A report released this month about the death of Garden City Community College football player Braeden Bradforth should give every sports program in Kansas food for thought.
In short, nearly everything that could go wrong did go wrong.
If there had been the correct medical response, Bradford might have lived. If the football conditioning test he was running through had been designed correctly, he might not have gotten to that point. If leadership at the college and in the program had been different, the circumstances allowing for the test and the medical response wouldn’t have happened.
“The lack of oversight set off a series of events that ended with the death of Braeden Bradforth,” said the new report, which was created by a Seattle law firm, Lewis Brisbois.
The circumstances were tragic, but hopefully the lessons can be taken to heart. Hopefully no other lives will be lost. Hopefully the health and safety of Kansas athletes will be prioritized — for the sale of them, their families and our collective conscience.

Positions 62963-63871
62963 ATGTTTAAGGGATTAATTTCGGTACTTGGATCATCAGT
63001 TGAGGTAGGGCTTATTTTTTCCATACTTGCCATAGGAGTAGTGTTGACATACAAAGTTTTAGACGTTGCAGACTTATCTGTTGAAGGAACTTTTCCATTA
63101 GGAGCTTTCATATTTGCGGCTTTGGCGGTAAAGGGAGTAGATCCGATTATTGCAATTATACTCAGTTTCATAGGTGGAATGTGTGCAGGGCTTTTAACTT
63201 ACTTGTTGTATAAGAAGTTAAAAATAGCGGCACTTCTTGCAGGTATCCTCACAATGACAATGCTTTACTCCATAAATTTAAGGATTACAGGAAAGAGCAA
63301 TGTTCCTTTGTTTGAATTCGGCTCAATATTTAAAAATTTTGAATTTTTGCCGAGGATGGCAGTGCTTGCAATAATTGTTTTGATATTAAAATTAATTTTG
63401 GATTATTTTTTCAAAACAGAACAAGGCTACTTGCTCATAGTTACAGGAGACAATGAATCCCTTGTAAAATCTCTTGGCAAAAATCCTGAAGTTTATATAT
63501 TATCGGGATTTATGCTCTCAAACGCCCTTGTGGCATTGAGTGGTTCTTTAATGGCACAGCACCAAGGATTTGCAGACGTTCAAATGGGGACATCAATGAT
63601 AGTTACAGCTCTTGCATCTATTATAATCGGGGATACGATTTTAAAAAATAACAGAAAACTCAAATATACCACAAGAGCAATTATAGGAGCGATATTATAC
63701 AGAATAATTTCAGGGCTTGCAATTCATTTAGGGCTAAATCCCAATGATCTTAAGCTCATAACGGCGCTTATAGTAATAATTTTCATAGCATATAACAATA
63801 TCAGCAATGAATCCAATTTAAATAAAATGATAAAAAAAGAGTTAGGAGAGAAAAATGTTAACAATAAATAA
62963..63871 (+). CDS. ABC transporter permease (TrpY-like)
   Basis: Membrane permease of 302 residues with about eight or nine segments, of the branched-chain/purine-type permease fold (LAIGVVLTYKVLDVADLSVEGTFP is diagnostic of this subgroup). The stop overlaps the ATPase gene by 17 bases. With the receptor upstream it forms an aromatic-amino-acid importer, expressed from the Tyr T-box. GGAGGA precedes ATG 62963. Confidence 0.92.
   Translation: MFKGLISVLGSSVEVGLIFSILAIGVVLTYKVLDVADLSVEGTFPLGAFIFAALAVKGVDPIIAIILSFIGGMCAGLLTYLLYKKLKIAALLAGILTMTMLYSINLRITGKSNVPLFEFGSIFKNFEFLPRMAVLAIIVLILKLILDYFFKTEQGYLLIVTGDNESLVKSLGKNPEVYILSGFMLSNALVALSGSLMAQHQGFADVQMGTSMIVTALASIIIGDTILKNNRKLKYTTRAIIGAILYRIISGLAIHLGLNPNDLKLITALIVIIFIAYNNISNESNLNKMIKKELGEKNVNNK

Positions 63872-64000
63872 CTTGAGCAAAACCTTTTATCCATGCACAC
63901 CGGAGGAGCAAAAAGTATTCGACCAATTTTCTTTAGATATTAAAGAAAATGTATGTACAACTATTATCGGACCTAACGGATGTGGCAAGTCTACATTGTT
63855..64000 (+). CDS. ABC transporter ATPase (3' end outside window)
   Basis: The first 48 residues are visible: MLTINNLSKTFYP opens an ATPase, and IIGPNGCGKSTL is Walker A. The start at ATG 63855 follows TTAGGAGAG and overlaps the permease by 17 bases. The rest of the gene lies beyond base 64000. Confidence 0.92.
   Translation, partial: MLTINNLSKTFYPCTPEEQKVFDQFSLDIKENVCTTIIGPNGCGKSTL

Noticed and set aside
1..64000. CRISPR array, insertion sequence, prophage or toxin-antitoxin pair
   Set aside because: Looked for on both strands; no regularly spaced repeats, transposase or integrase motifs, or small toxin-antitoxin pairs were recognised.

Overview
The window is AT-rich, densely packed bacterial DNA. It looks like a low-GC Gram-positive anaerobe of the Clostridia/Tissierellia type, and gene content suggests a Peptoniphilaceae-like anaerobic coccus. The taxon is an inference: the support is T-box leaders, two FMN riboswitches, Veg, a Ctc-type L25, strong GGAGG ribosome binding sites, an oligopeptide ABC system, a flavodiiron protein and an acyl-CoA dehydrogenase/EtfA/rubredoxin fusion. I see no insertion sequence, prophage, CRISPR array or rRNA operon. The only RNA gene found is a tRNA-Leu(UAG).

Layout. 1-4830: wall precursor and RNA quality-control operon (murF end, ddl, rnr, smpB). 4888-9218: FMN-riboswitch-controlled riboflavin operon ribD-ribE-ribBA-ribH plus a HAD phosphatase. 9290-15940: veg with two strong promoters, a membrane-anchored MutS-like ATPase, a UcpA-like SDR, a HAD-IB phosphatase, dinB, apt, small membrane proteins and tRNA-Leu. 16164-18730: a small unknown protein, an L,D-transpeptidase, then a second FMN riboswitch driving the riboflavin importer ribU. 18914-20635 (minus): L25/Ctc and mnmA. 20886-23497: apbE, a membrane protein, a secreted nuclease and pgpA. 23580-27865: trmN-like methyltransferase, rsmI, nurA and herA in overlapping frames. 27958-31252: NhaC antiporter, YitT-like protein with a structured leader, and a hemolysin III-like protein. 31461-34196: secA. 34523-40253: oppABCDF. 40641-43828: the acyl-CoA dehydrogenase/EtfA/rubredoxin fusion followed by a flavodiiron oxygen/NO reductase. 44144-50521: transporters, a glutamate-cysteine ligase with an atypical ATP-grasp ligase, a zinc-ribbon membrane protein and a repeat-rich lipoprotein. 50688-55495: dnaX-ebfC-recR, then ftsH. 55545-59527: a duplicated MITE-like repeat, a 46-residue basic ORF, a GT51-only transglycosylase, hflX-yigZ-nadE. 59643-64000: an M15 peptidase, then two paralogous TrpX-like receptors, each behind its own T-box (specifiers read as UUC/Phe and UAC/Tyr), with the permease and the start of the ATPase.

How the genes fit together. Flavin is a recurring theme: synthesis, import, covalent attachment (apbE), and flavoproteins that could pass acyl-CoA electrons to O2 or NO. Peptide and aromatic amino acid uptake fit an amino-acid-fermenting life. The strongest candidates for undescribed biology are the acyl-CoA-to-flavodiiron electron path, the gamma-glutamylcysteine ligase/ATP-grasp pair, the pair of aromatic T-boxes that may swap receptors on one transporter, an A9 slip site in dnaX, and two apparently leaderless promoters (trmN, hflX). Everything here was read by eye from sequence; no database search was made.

We should also ask why it took us nearly a year and a half to get here.
“I’m relieved, I’m sad, I’m angry, I’m exhausted,” Bradford’s mother, Joanne Atkins-Ingram, said to the Asbury Park Press in New Jersey. “This has really been a long process to just come to know what we’ve known all along. But to actually see it in writing, for me it kind of validates this fight we started, and that we are doing the right thing.”
The college first conducted an internal inquiry that found no wrongdoing on its behalf. The family protested, and the external inquiry finally began. That was an unacceptable delay, one that suggests that GCCC was more concerned with protecting its own reputation than doing what was right for students.
The lives of college students are precious.
Colleges and community colleges have tremendous responsibility in looking after the health and well-being of the young adults who come to their campuses. This applies not only to student athletes, but to those who simply come to study and prepare for careers. Many in college have never lived outside of home before and are grappling with entirely new contexts for their lives.
GCCC promises that it has improved safety protocols since August 2018. Changes have been made at the school, for which we should all be thankful. But we shouldn’t see excuses and buck-passing again. All students deserve better.